A woman who helped top Sierra Leonean rebels recruit and train fighters in Liberia in the early 1990s today said that Charles Taylor was not involved in that effort as far as she knew. Her testimony contradicts prosecution allegations that the former Liberia president backed rebel forces as they planned to invade Sierra Leone in 1991.
Isatu Kallon, known as “Mammie Iye” said she helped top rebel leader, Foday Sankoh of the Revolutionary United Front (RUF) in his drive to enlist and train rebel forces, but not once did he or other top rebel commanders hint at Mr. Taylor’s involvement in their efforts. Prosecutors, meanwhile, have alleged that the RUF rebels received substantial support from Mr. Taylor in recruiting and training fighters for the invasion of Sierra Leone after his National Patriotic Front of Liberia (NPFL) rebel group attacked Liberia in 1989. Mr. Taylor has denied these allegations, telling the court that he had no knowledge that RUF rebels were being recruited and trained in Liberia.
“Madam Kallon, that meeting that Pa Morlai [another name for Foday Sankoh] held in your house, do you know whether during the course of that meeting, the name Charles Taylor was ever mentioned?” asked Morris Anyah, defense counsel for Charles Taylor.
“At that time, no,” Mrs. Kallon responded.
Mr. Anyah also asked the witness about her conversation with another senior RUF member, Philip Palmer, whom she said was transporting Sierra Leonean volunteers for training to a place called Sokoto at Camp Naama in Liberia after they had been freed from the hands of NPFL rebels.
“When Palmer came with the truck and the volunteers entered the truck, and when Palmer later on came back two days after, during that two day period of time, did you ever hear Palmer mention the name Charles Taylor?” Mr. Anyah asked.
“No.” the witness said.
“When Palmer spoke of this place Sokoto and he mentioned that it was somewhere near Naama, during that conversation with him, did the name Charles Taylor come up?” Mr. Anyah asked.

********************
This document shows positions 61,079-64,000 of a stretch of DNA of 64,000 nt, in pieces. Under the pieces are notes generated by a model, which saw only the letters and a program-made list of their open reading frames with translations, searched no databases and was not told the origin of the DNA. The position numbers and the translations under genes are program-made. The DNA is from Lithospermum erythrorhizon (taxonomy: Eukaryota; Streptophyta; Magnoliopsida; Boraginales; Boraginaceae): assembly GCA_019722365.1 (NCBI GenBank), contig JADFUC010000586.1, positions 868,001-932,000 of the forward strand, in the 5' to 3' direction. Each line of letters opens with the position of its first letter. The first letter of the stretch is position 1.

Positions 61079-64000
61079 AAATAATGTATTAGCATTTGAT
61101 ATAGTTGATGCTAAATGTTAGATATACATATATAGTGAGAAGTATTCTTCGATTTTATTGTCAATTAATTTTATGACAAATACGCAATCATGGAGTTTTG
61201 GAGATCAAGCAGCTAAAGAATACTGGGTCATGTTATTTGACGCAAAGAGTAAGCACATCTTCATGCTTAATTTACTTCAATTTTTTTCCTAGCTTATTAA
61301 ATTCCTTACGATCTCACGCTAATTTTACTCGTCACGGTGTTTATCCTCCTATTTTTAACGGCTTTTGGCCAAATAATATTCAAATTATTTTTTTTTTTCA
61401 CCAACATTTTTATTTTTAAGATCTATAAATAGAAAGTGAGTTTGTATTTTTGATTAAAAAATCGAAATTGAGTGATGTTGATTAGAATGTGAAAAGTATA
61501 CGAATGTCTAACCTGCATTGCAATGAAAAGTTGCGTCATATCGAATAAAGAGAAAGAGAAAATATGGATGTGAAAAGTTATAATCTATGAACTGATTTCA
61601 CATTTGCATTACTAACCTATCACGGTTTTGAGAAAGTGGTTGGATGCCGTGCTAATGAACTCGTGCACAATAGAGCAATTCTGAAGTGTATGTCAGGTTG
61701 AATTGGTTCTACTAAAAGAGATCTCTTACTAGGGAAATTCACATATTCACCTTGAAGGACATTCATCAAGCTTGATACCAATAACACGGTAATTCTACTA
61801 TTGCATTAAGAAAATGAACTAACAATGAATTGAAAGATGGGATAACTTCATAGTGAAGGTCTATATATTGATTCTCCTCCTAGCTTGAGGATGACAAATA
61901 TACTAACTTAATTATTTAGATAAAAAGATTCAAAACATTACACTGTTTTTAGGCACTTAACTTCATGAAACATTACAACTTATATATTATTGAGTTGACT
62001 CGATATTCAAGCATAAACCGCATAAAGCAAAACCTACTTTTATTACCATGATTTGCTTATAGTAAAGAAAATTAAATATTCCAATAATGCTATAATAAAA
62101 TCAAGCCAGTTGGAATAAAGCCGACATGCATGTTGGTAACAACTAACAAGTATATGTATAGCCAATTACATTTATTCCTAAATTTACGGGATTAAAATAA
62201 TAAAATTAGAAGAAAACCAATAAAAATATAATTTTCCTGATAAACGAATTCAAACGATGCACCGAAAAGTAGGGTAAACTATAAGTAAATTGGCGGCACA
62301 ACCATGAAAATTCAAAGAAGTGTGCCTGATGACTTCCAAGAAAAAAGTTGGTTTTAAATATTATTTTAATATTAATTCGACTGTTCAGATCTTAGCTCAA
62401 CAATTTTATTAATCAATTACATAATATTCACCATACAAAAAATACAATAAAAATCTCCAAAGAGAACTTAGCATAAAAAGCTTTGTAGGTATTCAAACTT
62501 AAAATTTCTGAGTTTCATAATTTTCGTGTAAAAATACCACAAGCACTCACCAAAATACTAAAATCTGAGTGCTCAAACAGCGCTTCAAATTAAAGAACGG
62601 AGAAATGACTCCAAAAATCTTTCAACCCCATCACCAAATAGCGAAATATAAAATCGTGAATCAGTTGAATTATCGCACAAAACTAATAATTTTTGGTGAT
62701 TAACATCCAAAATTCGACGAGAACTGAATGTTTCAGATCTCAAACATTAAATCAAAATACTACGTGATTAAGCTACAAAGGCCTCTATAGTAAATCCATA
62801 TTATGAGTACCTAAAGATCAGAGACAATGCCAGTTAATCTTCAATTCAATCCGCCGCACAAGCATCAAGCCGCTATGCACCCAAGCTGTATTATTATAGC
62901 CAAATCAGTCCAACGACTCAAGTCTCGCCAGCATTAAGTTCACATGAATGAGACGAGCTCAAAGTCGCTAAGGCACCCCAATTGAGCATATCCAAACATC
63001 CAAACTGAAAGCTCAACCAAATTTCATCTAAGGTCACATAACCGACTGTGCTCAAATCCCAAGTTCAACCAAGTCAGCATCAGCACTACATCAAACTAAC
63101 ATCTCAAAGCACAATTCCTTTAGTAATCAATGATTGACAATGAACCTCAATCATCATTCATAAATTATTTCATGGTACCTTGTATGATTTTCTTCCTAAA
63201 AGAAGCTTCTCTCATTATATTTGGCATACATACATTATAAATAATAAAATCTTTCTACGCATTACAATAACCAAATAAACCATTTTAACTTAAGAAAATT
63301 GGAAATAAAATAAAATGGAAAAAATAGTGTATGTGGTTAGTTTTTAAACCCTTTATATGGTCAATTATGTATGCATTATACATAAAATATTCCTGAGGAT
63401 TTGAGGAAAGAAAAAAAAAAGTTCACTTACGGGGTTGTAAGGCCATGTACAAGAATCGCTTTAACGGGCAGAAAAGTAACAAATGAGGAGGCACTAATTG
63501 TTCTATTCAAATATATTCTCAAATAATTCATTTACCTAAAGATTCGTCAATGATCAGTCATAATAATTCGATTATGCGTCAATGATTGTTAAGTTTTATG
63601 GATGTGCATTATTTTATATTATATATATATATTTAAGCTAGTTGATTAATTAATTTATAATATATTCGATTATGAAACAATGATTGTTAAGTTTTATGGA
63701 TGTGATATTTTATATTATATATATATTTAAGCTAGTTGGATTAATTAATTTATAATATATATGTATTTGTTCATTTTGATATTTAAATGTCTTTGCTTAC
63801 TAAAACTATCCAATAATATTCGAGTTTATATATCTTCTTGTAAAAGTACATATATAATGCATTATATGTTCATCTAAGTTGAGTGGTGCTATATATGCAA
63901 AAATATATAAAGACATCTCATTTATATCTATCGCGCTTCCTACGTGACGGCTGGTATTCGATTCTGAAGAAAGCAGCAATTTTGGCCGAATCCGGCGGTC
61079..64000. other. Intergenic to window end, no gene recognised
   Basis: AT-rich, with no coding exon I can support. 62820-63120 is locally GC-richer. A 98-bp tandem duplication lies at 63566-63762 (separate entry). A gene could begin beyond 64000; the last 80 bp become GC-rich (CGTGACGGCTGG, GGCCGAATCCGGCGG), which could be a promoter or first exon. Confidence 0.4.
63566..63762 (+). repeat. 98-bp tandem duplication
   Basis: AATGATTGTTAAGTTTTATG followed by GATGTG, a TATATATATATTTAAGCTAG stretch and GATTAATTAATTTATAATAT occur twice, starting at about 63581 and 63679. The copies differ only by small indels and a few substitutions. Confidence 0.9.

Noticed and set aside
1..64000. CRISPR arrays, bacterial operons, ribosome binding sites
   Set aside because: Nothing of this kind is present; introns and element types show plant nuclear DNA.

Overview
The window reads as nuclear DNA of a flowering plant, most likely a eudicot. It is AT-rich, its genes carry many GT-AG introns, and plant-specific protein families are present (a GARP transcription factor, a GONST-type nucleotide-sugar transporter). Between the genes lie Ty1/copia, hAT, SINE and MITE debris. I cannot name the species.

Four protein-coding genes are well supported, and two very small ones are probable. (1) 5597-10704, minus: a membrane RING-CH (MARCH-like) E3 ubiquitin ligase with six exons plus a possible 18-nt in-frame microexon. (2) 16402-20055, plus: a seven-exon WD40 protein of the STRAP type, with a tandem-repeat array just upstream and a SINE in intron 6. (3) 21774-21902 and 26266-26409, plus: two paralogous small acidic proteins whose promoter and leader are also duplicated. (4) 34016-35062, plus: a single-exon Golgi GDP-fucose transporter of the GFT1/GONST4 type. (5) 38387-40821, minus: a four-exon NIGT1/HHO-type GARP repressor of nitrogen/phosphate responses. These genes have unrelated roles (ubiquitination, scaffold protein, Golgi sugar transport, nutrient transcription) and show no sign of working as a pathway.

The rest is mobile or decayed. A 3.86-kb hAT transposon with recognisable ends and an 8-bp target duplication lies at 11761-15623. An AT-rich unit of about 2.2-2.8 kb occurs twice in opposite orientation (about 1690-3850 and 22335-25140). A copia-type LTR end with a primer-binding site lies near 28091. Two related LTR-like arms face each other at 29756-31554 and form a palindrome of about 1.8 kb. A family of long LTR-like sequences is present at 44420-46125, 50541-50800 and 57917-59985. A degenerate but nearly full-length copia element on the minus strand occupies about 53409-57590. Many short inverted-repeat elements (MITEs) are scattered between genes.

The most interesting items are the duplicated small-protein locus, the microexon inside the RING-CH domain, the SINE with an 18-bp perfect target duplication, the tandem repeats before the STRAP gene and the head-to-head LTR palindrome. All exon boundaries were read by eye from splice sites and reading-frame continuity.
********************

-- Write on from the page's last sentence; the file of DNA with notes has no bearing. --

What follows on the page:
“No,” Mrs. Kallon said.
Mrs. Kallon went on to tell the Special Court for Sierra Leone that when Mr. Taylor’s rebel forces – the National Patriotic Front of Liberia (NPFL) — attacked Liberia in 1989, Sierra Leonean rebels in that group were harassed until they were rescued by RUF leader Mr. Sankoh. These Sierra Leonean nationals came to like Mr. Sankoh since he had saved their lives.
“There was too much harassment so when the Pa [Sankoh] came, he was able to stop that so they liked him,” Mrs. Kallon said.
Mrs. Kallon added that “he [Sankoh] sympathized with the people for the harassment. He told them not to blame the NPFL fighters but to blame our government because our government should have rescued us.”
On some occasions, Mrs. Kallon said that she also helped Mr. Sankoh to rescue Sierra Leonean nationals who were later recruited into the RUF.
Mrs. Kallon told the court that she used to provide food and soap for the RUF rebels while they underwent training at Sokoto in Camp Naama. She said Mr. Sankoh used to give her money to provide those services to the RUF but the money was never enough and so she had to use her own resources to provide enough food for the trainees.
Asked how she got extra money to provide these services to the RUF, Mrs. Kallon said that “through the business that I was doing.” She said that her husband also used to help with some money.
Asked whether she knew of any other people who provided such assistance to the RUF rebels, the witness said that “I know about myself but the area was so big, I did not go to the other places. I only know about myself and my husband.”
According to the witness, when she visited the scene to have a first hand look at the people she was providing support for, she found out that the RUF recruits were being trained in a valley at Camp Naama. The NPFL fighters, she said were being trained on a hill at the same Camp Naama.
When asked by Mr. Anyah whether the NPFL fighters ever interacted with the RUF recruits, the witness said that “the time that I went there, no.”
The witness said she also realized that the gate to Sokoto where the RUF rebels were being trained was always closed. She said she asked Mr. Sankoh why the gate was not open.
“He said his ideology that he gave his boys, he did not want them to mingle with the NPFL,” said told the court.
The witness said she could not tell what such ideology was.
Mrs. Kallon’s testimony continues tomorrow.